Rare Show of Discord Between I.O.C. and World Anti-Doping Agency Over Russian Scandal

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International Olympic Committee President Thomas Bach, center, at the Olympic Park in Rio de Janeiro on Monday.

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Kai Pfaffenbach/Reuters

RIO DE JANEIRO — Fallout from the Russian doping scandal has provoked a public dispute among global sports officials, further fueling a controversy that has threatened to overshadow the start of the Rio Games this week.

On Sunday, the president of the International Olympic Committee, Thomas Bach, blamed the global antidoping watchdog for mishandling accusations that Russia had executed an elaborate cheating scheme dating back years. Mr. Bach said at a news conference here that the antidoping organization’s slow response had put sports officials in a bind so close to the Summer Olympics.

The antidoping group, the World Anti-Doping Agency, responded publicly on Monday, defending itself in a statement.

The Olympic committee and WADA, which share top officials, rarely make grievances public. WADA receives half of its money from the Olympic organization, and WADA’s president, Craig Reedie, also sits on the executive board of the Olympic committee.

Critics have questioned whether sports officials with such dual ties have the political will to unearth doping violations that could tarnish the Olympic brand, and, before Mr. Bach’s remarks this week, WADA had faced criticism for taking years to pursue tips from Russian whistle-blowers.

Last month, WADA published a report that confirmed details first published in The New York Times of a dark-of-night doping scheme at the 2014 Winter Olympics. Dr. Grigory Rodchenkov, the director of the drug-testing laboratory at the 2014 Sochi Games, said that with the help of Russia’s intelligence service, Russia’s WADA-accredited lab had substituted steroid-laced urine samples and had evaded the detection of antidoping authorities.

The recent report, the product of a two-month investigation led by the Canadian lawyer Richard McLaren, referred to forensic evidence and computer records that had corroborated Dr. Rodchenkov’s detailed account of subverting antidoping controls, and showed such behavior had extended well beyond Sochi, and across sports.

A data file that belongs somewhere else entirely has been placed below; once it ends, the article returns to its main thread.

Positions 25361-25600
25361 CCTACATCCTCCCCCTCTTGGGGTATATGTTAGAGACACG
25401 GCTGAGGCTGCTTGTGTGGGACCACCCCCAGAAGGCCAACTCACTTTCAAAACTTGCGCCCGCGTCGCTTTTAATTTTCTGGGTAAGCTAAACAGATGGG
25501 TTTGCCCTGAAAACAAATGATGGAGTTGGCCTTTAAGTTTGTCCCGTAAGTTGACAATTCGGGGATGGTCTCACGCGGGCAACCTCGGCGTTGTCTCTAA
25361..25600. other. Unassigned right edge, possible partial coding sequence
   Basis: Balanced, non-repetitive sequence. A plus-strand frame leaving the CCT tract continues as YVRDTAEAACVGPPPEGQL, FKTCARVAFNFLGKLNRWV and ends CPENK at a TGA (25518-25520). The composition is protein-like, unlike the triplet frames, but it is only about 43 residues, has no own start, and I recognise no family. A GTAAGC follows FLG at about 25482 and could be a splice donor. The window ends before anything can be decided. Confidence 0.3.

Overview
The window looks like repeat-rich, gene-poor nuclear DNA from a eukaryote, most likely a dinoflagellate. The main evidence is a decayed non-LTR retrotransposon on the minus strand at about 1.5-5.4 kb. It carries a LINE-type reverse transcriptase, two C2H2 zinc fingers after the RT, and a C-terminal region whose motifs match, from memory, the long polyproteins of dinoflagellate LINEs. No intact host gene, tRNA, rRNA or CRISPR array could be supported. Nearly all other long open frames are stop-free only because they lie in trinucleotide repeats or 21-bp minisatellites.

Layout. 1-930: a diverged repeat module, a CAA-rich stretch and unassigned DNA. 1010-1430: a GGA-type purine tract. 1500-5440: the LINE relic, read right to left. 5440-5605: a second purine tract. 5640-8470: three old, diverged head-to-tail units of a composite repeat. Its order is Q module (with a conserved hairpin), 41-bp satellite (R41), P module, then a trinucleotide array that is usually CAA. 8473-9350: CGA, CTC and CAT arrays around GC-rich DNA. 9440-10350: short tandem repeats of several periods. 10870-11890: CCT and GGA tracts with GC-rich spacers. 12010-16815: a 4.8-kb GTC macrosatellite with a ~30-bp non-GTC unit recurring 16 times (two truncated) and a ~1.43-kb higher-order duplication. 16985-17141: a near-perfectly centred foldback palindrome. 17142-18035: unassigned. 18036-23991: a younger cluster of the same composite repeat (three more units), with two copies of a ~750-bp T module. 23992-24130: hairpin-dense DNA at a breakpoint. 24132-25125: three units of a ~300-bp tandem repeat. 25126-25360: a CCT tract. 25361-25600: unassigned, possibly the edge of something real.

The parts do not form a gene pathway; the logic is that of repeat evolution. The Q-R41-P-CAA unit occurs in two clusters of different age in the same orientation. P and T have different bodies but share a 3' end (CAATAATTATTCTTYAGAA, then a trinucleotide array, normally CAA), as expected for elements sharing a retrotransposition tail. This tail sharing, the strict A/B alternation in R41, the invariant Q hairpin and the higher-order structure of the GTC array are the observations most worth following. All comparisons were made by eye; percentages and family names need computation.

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Last month, with that evidence in hand, WADA called on the Olympic committee to bar Russia from the Rio Games. For what is believed to be the first time since he has had top roles in both organizations, Mr. Reedie abstained from the Olympic vote on that decision.

The Olympic committee did not follow WADA’s recommendation. Instead, it deferred to individual sport federations to evaluate the eligibility of Russian athletes ahead of the Rio Games. The committee named a three-person panel that will have final review of the federations’ decisions this week.

“They’re trying to deflect all of this by pointing fingers at WADA,” Richard W. Pound, former president of WADA and former Olympic committee executive board member, said in an interview on Monday. Last year, Mr. Pound published a report that accused Russia of state-sponsored doping among track and field athletes. (Track and field’s governing body unanimously in June voted to bar Russian athletes from Rio, and, with Dr. Rodchenkov’s testimony, those accusations spread more significantly across sports.)

“This could have easily been avoided if the I.O.C. had followed WADA’s recommendation to bar Russia,” Mr. Pound said. “It was a golf ball sitting up on there on a tee ready to be hit.”

Mr. Bach’s news conference on Sunday was intended to focus on preparations for the Games. Instead, nearly every question posed to him pertained to the Russian doping crisis and the Olympic committee’s response to it. Mr. Bach refused to share any responsibility for failing to scrutinize Russia’s behavior sooner.

“The I.O.C. cannot be made responsible,” Mr. Bach said. “Neither for the timing nor for the reasons of these incidents.” He emphasized that WADA, which was founded by the Olympic committee in the late 1990s and wholly funded by the committee for its first two years, had sole authority to inspect and certify antidoping labs.

“The International Olympic Committee is not responsible for the timing of the McLaren report,” Mr. Bach said this week, referring to the inquiry into Dr. Rodchenkov’s story.

Mr. Reedie said on Monday that the timing was unavoidable, a function of when Dr. Rodchenkov had chosen to speak out.

“While it is destabilizing in the lead-up to the Games,” Mr. Reedie said, “it is obvious, given the seriousness of the revelations that he uncovered, that they had to be published and acted upon without delay.”

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